Very compact but expands quickly and recognizably to be a 2-hour film told in 150 seconds with no feeling of loss or sacrifice
Two college kids move into their first flat together, finding the normal tensions of living together, funding their lives, dealing with responsibility, finding love, falling out of love, falling for the person the other person loves, and eventually moving on with their lives and closing this particular chapter. All in a running time of less than 150 seconds (not including end credits).
In some ways the internet has both been good and bad for the short film; the speed of life and the desire to have things in smaller chunks to be accessed on the move has meant that there is a larger audience who will now watch such things via Vimeo and other such sites, however at the same time it does mean that those watching the films are usually in the middle of something else, not contained in a controlled viewing environment, and perhaps put more pressure on the short to deliver in the precise amount of time they feel it needs, and not to take longer or meander as it goes. In this regard "This Is It" is really well delivered because it is incredibly compact but yet delivers a lot, while also reaching a target audience of college students and older, all of whom will not need too much expansion on the idea of challenging flat-sharing.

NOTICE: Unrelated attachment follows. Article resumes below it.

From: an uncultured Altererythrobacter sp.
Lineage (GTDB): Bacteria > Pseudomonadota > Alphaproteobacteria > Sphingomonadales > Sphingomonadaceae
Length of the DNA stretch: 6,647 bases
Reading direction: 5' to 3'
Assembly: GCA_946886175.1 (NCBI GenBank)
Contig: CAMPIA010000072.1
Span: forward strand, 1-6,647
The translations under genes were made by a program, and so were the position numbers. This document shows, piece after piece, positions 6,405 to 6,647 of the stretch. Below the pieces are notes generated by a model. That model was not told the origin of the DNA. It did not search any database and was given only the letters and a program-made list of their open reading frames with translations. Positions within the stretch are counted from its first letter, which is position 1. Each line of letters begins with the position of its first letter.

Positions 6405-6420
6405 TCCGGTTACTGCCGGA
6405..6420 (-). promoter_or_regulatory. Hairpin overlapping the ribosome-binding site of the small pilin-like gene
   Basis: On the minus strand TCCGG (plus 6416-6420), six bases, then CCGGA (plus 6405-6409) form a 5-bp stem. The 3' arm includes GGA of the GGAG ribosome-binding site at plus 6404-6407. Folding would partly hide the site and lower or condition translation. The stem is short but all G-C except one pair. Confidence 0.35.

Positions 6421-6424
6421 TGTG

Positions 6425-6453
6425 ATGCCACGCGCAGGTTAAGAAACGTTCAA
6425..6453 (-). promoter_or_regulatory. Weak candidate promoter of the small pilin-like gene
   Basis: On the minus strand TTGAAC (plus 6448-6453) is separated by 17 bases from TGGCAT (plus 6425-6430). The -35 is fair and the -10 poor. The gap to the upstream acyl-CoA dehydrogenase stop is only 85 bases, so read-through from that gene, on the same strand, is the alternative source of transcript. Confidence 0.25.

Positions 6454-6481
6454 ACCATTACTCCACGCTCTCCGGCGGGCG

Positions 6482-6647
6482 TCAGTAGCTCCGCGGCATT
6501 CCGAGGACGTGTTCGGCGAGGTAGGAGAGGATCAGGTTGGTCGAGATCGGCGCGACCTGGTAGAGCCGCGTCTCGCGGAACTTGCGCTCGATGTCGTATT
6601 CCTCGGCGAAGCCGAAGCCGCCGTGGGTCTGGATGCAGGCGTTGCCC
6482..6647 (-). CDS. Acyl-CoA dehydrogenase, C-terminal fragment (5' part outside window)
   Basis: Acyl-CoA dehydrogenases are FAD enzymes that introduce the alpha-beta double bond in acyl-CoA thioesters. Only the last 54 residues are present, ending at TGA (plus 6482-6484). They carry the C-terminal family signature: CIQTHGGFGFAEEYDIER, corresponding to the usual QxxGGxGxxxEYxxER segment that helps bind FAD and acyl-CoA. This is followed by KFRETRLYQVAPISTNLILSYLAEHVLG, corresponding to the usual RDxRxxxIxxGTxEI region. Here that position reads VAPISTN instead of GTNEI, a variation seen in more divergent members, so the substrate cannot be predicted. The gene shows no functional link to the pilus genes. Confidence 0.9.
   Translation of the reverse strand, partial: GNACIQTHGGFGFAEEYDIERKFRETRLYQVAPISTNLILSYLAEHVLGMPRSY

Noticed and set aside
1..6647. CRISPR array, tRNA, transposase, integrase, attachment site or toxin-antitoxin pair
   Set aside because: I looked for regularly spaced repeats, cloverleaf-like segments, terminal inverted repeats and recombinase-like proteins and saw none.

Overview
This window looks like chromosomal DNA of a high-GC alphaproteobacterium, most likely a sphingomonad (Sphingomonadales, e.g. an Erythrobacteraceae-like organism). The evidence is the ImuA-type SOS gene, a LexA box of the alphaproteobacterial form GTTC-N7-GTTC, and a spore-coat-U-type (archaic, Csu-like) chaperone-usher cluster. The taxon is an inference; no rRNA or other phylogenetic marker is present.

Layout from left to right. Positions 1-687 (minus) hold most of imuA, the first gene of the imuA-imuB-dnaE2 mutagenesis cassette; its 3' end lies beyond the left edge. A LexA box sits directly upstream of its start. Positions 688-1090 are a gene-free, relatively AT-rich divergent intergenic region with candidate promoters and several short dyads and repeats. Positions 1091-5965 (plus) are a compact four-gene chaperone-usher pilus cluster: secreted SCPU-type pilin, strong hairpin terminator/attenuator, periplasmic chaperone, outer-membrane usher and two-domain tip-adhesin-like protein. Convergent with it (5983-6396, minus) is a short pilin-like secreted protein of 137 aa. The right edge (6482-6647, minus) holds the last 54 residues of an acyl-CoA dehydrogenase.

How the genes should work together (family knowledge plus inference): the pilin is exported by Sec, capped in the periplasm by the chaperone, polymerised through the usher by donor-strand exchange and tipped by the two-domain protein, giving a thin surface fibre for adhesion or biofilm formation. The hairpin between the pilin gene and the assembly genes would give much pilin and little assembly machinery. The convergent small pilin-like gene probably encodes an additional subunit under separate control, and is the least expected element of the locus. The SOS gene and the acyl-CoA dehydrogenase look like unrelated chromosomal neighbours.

The film plays out as a series of quick-fire questions, delivered in the context of their own scene. This is very cleverly done as it keeps things very tight but also informs of the wider scene, the tone of the question, and thus the likely conflict or other situation that will play out from there. Had the film taken two hours, the job would be the same but with more words, and it is impressive how we see the familiar base of conflicts that we all know from living with another person, and then we stay with them as we focus in on specific threads of infidelity and love. As a story of these characters it works well. It is also pretty funny, with the timing very good not only in the delivery by the cast, but also in Daniel Prickett's editing, which is sharp and precise, giving the idea a structure.
Technically it is all very well done; with the location used well, the varying types of shoot all looking good (night/day, street/interior, solo/group) and looking consistent, but it is the base idea and writing from Engel that makes it so effective and engaging as it is.
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